Students prepare to volunteer on Election Day

Waco NAACP has enlisted 65 volunteers for Election Day, but they are still encouraging others to go out to polls and encourage prospective voters to stay in line. Photo Illustration by Brittney Matthews

By Ava Dunwoody | Staff Writer

In response to a call for volunteers on Election Day, about 15 Baylor students have stepped up to work at the polls. On Nov. 3, Waco NAACP and other organizations will be providing amenities like snacks and lawn chairs to encourage voters to stay in line.

Waco NAACP President Dr. Peaches Henry said she has collected a group of about 65 volunteers with high school and college students alike. In addition to service hours and a free T-shirt, these students will be able to get involved with maintaining voter turnout.

“It makes me feel excited about the future of our country,” Henry said. “I am never one of those people who thinks that young people are not engaged in the political process. They absolutely are, and I know that because when I put out the request for volunteers for Election Day, I actually got close to 100 [responses] in less than a 2-hour period.”

These volunteers will be tasked with passing out water, snacks, phone chargers, lawn chairs and umbrellas as needed, Henry said. They will be working especially toward the end of the day when people are getting off work and the lines become longer.

“I want them to use their youth and enthusiasm to make the process of standing in line a positive one, so that we can help people pass the time and make sure they are as comfortable as they can be standing in a line,” Henry said.

Houston senior Lexy Bogney, Baylor NAACP President, said her chapter makes up about six of the college volunteers working the polls. She said she will be volunteering and thinks it is an “amazing opportunity.”

“For a lot of us, this is our first major election that we are going to be voting in,” Bogney said. “Since a lot of us have already done our part to vote early, I think it’s just as important to encourage people who are going to be voting on Election Day to stay in line and know their voting rights.”

Henry said although they are not certain that voters will come in great numbers on Election Day, the NAACP anticipates lines will be long. She said there are many voters who prefer to vote in-person on the day of the election and even with early voting, she expects heavy turnout.

The elimination of straight-ticket voting and the addition of local elections to the November ballot because of COVID-19 delays are also factors that will increase the time it usually takes voters to cast their ballot, Henry said.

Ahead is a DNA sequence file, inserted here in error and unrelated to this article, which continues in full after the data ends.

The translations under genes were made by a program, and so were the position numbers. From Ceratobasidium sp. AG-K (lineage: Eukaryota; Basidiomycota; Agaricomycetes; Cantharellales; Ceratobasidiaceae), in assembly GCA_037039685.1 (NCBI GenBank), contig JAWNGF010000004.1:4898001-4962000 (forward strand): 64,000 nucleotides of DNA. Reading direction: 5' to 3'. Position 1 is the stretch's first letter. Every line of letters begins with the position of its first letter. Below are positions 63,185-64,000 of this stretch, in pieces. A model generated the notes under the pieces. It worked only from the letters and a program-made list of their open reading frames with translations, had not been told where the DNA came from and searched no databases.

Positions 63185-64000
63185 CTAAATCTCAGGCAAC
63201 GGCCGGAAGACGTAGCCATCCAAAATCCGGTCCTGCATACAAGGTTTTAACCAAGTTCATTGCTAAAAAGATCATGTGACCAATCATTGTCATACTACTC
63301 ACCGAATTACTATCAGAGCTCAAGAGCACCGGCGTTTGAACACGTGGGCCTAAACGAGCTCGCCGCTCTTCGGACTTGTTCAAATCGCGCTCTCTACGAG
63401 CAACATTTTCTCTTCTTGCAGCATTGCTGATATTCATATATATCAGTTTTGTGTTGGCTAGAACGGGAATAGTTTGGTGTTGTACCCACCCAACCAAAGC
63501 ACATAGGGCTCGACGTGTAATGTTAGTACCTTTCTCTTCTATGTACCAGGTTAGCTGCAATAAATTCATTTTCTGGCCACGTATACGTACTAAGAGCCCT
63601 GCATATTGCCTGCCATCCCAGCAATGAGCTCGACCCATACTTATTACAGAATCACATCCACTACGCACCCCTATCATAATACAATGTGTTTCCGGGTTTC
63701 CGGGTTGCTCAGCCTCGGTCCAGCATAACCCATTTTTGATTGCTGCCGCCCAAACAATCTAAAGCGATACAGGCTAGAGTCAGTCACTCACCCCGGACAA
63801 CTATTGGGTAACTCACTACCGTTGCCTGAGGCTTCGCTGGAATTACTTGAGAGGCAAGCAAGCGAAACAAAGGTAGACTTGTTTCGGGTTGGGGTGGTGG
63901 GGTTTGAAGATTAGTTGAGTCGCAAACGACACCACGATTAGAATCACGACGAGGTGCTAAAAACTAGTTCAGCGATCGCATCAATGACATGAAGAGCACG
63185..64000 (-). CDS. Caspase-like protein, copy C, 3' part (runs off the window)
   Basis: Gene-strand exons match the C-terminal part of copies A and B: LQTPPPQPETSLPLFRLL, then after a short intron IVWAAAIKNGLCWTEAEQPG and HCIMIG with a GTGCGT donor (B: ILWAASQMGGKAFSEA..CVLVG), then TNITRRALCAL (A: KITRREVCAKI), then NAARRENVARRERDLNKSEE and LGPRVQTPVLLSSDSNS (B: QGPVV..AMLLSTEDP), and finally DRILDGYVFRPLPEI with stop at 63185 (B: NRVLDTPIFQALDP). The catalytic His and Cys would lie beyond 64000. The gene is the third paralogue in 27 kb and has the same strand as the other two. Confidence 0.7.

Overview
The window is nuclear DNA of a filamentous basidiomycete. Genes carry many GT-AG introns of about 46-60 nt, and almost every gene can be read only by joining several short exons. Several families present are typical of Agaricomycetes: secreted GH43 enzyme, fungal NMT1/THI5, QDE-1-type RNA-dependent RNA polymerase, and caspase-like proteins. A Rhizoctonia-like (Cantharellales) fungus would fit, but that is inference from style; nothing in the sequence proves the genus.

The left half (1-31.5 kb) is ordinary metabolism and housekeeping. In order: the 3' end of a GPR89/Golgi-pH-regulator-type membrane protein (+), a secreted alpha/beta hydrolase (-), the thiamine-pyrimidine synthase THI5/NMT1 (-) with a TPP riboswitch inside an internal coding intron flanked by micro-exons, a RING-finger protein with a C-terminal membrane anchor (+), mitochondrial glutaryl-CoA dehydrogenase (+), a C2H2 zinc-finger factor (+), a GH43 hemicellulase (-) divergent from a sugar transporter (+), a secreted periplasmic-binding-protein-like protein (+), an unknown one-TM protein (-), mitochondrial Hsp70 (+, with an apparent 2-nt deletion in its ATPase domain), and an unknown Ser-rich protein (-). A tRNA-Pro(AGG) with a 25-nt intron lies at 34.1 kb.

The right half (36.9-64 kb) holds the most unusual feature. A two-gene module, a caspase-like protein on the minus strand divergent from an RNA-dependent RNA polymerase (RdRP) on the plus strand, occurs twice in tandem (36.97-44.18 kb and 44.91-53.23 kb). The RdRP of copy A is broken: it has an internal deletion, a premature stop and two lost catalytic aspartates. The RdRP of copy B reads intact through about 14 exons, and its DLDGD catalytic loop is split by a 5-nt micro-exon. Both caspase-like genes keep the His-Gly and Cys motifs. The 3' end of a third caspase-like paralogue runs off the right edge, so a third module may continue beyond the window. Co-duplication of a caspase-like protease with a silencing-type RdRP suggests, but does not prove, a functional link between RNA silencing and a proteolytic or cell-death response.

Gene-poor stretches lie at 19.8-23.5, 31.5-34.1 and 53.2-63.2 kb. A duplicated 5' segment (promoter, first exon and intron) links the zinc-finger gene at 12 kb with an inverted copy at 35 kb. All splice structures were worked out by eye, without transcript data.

“Our desire is to help people stay in line so that they are able to vote,” Henry said. She said she wants people to know of the rule stating “as long as they are in line by 7 o’clock, they must be allowed to vote.”

Waco NAACP isn’t the only organization that recruited volunteers to work the polls. Henry said they work with “a coalition of organizations” under Waco NAACP’s Project VIER, or Voter Information Education and Registration, including the Waco League of Women’s Voters.

Bogney said getting involved with the political process has already taught her more about voting and her own rights. She said she hopes that by showing up to work at the polls, students will have a chance to spread a positive image of youth and politics.

“I think it’s definitely going to turn the tides on that traditional stereotype that young people aren’t really involved or that they don’t care,” Bogney said. “I think [voters] seeing us there also might make them feel hopeful for the generations to come because we are out there showing our faces and making sure everyone knows what rights they have.”

Henry said it is crucial for students to get involved with civic engagement because “every aspect of their lives is impacted” by what happens in government. Though Henry isn’t looking for more volunteers, she said working at the polls to ensure voters remain in line until they cast their vote is a great way to make a difference. Another way is to encourage everyone to vote.

“Young people are absolutely engaged in the political process. They want to have a part in making sure that it goes forth smoothly, and it makes me understand that they know the political process has great implications for their life at this moment and for going forward,” Henry said. “It makes me proud to see our young people engaging in this election and I know that they will continue to do so for the rest of their lives.”